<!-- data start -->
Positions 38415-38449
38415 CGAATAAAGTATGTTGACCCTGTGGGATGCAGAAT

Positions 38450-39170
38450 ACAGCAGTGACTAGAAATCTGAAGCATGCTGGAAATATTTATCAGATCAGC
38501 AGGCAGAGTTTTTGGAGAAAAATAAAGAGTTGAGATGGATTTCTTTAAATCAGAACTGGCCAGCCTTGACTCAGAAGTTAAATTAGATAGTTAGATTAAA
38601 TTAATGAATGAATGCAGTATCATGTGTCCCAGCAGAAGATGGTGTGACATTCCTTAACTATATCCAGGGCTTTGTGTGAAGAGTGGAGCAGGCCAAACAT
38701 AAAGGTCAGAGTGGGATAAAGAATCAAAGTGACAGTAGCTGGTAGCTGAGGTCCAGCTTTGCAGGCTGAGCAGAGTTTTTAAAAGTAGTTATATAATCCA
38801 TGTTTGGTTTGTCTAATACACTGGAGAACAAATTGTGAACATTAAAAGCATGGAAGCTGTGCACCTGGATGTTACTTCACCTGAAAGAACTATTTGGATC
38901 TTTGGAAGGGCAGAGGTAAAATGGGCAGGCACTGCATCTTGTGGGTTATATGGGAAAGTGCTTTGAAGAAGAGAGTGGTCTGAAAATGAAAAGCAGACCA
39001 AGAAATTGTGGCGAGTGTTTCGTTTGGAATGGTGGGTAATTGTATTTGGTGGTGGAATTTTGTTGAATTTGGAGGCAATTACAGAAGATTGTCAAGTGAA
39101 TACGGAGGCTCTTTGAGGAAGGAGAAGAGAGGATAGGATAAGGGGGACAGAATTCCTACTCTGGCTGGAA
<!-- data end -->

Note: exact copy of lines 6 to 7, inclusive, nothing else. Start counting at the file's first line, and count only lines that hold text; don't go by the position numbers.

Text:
38601 TTAATGAATGAATGCAGTATCATGTGTCCCAGCAGAAGATGGTGTGACATTCCTTAACTATATCCAGGGCTTTGTGTGAAGAGTGGAGCAGGCCAAACAT
38701 AAAGGTCAGAGTGGGATAAAGAATCAAAGTGACAGTAGCTGGTAGCTGAGGTCCAGCTTTGCAGGCTGAGCAGAGTTTTTAAAAGTAGTTATATAATCCA